Top Tories ‘saw social housing as toxic’

Former civil service head Bob Kerslake says Theresa May has “not grasped” the scale of what is required to tackle the housing crisis.



A former head of the civil service says top Tories saw social housing as toxic – synonymous with sink estates and Labour voters.

In an interview with The Guardian, Bob Kerslake said Theresa May had not grasped the scale of what is required to tackle the housing crisis – despite statements showing she understands a crisis exists.

To Kerslake it was “inexplicable” that May’s government had not lifted limits on councils borrowing to build more homes – but offered councils cheap loans to invest in commercial property.

“If I’m a council in South-East England and want to borrow money to buy a shopping centre in Scotland, I could,” he said.

“If I want to borrow to build housing I have to do that within a cap – there’s no rational argument for it.

“The resistance is in the Treasury – it is simply a worry about additional spend going on the public sector borrowing requirement.”

Kerslake believes the housing crisis could be bigger than Brexit in its potential to polarise Britain’s electoral politics – particularly given its disproportionate effect on younger voters.

The UK is 110,000 new homes short of the annual target of 300,000 set by the chancellor Philip Hammond in November’s budget to be achieved by the mid-2020s.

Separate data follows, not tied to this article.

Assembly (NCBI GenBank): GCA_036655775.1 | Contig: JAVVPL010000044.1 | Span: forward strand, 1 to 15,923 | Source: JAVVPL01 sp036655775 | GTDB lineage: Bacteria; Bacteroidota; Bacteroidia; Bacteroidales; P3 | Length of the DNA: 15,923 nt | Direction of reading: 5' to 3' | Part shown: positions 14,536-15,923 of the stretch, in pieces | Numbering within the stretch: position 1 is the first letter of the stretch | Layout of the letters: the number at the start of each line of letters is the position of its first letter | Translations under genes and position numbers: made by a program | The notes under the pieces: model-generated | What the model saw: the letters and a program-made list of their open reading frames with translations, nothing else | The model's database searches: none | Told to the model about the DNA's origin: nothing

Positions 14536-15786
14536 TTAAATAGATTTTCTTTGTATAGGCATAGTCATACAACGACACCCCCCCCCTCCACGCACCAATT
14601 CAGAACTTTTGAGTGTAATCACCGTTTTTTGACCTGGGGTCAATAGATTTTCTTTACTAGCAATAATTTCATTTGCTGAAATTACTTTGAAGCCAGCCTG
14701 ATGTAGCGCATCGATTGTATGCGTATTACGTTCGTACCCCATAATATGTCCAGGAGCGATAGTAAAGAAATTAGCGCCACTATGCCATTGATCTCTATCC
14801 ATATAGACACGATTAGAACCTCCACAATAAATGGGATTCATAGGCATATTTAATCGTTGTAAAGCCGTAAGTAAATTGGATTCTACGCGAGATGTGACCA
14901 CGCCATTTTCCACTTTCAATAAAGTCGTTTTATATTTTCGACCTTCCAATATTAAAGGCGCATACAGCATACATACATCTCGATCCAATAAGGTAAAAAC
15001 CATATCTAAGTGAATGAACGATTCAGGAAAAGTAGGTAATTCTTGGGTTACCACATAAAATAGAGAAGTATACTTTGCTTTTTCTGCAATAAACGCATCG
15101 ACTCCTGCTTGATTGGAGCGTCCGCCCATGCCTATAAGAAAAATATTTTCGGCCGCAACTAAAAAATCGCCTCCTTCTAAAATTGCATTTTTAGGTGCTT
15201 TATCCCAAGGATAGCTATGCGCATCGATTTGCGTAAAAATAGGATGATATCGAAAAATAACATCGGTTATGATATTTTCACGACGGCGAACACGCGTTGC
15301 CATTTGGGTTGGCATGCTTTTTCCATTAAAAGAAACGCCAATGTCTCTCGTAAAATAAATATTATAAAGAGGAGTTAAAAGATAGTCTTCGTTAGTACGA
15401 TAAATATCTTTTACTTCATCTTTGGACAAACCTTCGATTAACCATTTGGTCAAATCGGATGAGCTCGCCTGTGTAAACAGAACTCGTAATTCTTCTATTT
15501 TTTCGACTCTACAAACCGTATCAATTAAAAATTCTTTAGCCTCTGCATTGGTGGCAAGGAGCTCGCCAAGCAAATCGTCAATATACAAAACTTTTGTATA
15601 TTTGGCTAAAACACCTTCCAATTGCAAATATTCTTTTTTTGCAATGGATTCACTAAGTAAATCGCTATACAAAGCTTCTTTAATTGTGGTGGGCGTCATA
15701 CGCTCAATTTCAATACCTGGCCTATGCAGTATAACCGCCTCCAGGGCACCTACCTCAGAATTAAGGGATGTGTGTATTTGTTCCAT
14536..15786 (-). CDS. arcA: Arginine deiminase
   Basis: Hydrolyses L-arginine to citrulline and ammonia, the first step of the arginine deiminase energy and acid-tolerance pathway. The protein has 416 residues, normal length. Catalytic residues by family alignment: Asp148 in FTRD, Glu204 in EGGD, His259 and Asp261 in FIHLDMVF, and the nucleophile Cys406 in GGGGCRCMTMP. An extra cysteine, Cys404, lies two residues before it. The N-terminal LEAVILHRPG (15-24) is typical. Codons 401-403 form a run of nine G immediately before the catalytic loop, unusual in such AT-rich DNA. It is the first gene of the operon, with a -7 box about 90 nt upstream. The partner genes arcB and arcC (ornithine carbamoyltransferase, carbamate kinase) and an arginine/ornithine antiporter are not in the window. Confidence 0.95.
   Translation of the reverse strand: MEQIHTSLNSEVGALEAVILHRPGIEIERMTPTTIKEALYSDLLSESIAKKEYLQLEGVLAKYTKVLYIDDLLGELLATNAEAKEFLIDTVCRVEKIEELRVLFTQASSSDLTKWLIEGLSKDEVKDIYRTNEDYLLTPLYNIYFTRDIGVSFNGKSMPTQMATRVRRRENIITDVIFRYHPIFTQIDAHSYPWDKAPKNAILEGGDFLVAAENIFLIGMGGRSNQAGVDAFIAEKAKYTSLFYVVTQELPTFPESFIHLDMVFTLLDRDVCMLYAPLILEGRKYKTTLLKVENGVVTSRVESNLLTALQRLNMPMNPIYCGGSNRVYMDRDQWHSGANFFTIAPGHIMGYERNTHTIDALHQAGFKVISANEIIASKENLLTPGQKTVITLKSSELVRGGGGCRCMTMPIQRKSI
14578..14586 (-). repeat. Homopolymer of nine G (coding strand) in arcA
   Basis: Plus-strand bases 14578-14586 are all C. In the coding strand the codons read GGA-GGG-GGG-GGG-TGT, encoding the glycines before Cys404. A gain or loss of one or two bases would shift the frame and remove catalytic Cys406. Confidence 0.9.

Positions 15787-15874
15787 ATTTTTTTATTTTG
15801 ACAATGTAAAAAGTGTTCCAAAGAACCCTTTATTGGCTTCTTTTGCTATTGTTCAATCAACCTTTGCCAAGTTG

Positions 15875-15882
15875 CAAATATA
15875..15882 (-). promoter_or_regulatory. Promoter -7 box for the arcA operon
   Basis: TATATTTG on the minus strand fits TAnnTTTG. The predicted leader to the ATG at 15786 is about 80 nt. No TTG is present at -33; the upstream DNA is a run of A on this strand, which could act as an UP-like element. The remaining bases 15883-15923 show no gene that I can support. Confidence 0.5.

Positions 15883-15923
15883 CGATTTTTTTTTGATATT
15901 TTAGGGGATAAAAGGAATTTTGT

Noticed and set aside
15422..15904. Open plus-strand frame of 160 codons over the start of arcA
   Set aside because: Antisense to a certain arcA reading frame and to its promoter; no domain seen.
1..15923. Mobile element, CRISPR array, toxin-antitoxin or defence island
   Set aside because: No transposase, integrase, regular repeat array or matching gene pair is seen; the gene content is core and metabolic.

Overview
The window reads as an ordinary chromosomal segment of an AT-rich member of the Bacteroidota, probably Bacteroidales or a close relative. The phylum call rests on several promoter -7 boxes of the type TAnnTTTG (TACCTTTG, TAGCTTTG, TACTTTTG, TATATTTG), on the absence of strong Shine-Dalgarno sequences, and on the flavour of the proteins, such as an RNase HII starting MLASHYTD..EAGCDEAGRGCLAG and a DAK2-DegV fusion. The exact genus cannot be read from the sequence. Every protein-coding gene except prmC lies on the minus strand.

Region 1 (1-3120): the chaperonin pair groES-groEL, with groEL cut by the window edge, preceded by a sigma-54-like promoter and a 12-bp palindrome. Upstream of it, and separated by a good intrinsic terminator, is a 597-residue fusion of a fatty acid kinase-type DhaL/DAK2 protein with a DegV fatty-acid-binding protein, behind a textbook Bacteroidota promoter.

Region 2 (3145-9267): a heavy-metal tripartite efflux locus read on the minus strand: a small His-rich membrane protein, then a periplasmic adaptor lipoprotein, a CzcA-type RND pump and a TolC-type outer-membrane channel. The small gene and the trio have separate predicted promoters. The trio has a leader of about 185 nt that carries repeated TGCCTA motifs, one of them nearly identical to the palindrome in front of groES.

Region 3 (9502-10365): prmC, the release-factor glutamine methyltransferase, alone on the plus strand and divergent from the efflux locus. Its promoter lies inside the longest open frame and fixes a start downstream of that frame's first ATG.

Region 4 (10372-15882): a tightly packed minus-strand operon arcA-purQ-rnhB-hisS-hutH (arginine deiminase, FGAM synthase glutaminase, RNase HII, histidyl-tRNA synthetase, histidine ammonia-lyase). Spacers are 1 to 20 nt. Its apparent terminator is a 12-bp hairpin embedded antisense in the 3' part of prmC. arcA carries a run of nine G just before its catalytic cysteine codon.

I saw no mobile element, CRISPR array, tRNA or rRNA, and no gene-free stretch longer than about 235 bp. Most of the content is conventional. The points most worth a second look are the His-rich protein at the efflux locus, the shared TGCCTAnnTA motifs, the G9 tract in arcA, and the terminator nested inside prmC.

New homes for social rent – the cheapest rents charged for council housing – are only being built at the rate of 6,800 a year.

In symbolising widening social division, housing has become the most important policy issue at Westminster after Brexit.

“There were a few at the top of the Conservative party who saw social housing as toxic and some at a very senior level thought that it was synonymous with sink estates and some saw it as synonymous with Labour voters,” he said.

Describing the potential impact of the housing crisis on voters, Kerslake said: “Some might go to the far right, it could be exploited against migrants and others, and that has happened.

“There’s an equal chance they will become organised and vociferous within the mainstream political system – I would guess towards the left.”

Kerslake said this year’s election saw voting patterns shift as young people organised and exercising their vote in a very defined direction, energising larger turn outs in future elections.

A government Green Paper on social housing is due next year.

Communities secretary Sajid Javid has called the UK housing market “crippled by a long-term failure to match supply and demand.”

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